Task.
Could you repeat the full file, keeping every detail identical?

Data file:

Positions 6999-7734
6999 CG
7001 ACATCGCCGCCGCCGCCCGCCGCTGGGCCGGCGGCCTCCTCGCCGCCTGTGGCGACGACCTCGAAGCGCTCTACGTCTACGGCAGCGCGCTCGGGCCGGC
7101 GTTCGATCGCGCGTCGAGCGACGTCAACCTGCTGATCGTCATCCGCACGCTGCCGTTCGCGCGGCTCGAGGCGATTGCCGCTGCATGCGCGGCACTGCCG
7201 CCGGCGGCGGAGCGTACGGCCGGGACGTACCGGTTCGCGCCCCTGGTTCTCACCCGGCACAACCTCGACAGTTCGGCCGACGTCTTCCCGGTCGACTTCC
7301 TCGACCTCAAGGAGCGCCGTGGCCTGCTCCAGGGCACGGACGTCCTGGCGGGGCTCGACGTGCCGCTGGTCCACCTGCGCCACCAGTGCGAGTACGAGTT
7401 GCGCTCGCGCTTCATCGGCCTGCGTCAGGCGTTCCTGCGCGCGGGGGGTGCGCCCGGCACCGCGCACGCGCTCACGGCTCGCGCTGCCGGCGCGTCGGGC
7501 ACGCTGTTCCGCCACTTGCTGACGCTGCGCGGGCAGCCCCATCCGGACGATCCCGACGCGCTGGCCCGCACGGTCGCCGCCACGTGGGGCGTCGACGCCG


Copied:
Positions 6999-7734
6999 CG
7001 ACATCGCCGCCGCCGCCCGCCGCTGGGCCGGCGGCCTCCTCGCCGCCTGTGGCGACGACCTCGAAGCGCTCTACGTCTACGGCAGCGCGCTCGGGCCGGC
7101 GTTCGATCGCGCGTCGAGCGACGTCAACCTGCTGATCGTCATCCGCACGCTGCCGTTCGCGCGGCTCGAGGCGATTGCCGCTGCATGCGCGGCACTGCCG
7201 CCGGCGGCGGAGCGTACGGCCGGGACGTACCGGTTCGCGCCCCTGGTTCTCACCCGGCACAACCTCGACAGTTCGGCCGACGTCTTCCCGGTCGACTTCC
7301 TCGACCTCAAGGAGCGCCGTGGCCTGCTCCAGGGCACGGACGTCCTGGCGGGGCTCGACGTGCCGCTGGTCCACCTGCGCCACCAGTGCGAGTACGAGTT
7401 GCGCTCGCGCTTCATCGGCCTGCGTCAGGCGTTCCTGCGCGCGGGGGGTGCGCCCGGCACCGCGCACGCGCTCACGGCTCGCGCTGCCGGCGCGTCGGGC
7501 ACGCTGTTCCGCCACTTGCTGACGCTGCGCGGGCAGCCCCATCCGGACGATCCCGACGCGCTGGCCCGCACGGTCGCCGCCACGTGGGGCGTCGACGCCG